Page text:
Cognate interactions between autoreactive B and T cells promote systemic lupus erythematosus pathogenesis by inter alia facilitating spontaneous germinal center (GC) formation. Whereas both myeloid and B cell APCs express B7 ligands (CD80 and CD86), the prevailing model holds that dendritic cell costimulation is sufficient for CD28-dependent T cell activation. In this study, we report that B cell-intrinsic CD80/CD86 deletion unexpectedly abrogates GCs in murine lupus. Interestingly, absent GCs differentially impacted serum autoantibodies. In keeping with distinct extrafollicular and GC activation pathways driving lupus autoantibodies, lack of GCs correlated with loss of RNA-associated autoantibodies but preserved anti-dsDNA and connective tissue autoantibody titers. Strikingly, even heterozygous B cell CD80/CD86 deletion was sufficient to prevent autoimmune GCs and RNA-associated autoantibodies. Together, these findings identify a key mechanism whereby B cells promote lupus pathogenesis by providing a threshold of costimulatory signals required for autoreactive T cell activation.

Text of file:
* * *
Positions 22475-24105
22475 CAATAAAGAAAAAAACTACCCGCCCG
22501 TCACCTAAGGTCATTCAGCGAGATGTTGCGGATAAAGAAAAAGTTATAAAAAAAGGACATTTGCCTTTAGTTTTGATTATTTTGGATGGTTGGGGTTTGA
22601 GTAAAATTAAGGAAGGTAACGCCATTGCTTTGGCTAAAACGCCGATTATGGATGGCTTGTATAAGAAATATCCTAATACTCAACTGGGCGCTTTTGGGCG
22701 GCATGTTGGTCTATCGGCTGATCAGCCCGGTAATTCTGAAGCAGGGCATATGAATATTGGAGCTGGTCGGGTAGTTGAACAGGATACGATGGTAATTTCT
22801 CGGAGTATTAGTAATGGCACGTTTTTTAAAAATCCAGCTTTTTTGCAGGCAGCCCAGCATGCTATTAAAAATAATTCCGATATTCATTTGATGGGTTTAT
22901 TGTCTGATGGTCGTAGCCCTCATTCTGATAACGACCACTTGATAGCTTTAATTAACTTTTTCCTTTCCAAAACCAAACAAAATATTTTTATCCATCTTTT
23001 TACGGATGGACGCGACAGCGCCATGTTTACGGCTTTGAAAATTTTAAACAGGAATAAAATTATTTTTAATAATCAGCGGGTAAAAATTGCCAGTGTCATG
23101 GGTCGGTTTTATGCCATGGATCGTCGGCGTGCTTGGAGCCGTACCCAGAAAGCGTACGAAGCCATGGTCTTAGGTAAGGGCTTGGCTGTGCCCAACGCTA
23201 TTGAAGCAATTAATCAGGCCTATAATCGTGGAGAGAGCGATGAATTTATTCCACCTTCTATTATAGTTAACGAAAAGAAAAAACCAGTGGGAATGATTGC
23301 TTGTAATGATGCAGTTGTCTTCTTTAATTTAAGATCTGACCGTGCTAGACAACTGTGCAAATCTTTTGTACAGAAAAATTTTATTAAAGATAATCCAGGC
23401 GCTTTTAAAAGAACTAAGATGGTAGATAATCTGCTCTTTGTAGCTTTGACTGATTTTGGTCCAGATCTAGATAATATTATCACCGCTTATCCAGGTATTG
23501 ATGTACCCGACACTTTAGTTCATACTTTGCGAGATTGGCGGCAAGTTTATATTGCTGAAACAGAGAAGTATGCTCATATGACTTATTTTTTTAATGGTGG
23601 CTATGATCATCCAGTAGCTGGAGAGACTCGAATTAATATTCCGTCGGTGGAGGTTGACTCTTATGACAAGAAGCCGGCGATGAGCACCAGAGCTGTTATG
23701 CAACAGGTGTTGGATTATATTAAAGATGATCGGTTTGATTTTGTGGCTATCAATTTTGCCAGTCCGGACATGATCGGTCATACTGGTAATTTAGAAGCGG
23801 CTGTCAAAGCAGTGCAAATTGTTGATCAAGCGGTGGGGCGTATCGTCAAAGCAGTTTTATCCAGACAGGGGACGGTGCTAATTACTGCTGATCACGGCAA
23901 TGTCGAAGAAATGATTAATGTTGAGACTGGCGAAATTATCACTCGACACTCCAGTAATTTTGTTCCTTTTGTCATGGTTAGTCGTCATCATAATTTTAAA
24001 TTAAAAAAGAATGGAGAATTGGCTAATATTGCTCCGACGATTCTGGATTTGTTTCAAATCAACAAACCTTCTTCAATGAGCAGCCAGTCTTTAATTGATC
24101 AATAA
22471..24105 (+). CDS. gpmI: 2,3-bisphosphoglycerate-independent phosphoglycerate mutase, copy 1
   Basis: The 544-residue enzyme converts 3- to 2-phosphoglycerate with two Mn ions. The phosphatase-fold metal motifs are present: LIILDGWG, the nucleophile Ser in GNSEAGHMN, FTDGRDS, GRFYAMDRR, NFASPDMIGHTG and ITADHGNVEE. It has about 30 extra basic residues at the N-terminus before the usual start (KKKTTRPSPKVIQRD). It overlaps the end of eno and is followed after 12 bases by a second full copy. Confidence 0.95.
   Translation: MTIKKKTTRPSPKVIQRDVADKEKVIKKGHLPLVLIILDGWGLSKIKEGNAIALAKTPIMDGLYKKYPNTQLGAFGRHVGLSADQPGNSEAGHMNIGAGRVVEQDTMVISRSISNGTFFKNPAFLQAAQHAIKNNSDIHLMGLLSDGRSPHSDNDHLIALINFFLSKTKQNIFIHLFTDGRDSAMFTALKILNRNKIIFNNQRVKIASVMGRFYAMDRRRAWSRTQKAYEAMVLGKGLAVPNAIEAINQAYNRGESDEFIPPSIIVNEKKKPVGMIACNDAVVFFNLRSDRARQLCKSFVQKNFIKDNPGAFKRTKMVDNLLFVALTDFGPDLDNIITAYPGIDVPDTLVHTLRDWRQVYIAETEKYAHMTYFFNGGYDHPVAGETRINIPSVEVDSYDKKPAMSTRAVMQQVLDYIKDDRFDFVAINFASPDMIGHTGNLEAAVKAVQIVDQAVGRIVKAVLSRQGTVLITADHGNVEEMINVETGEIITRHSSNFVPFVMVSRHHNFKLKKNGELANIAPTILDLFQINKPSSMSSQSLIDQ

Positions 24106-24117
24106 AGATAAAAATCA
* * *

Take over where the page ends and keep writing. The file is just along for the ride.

ASJC Scopus subject areas
- Immunology and Allergy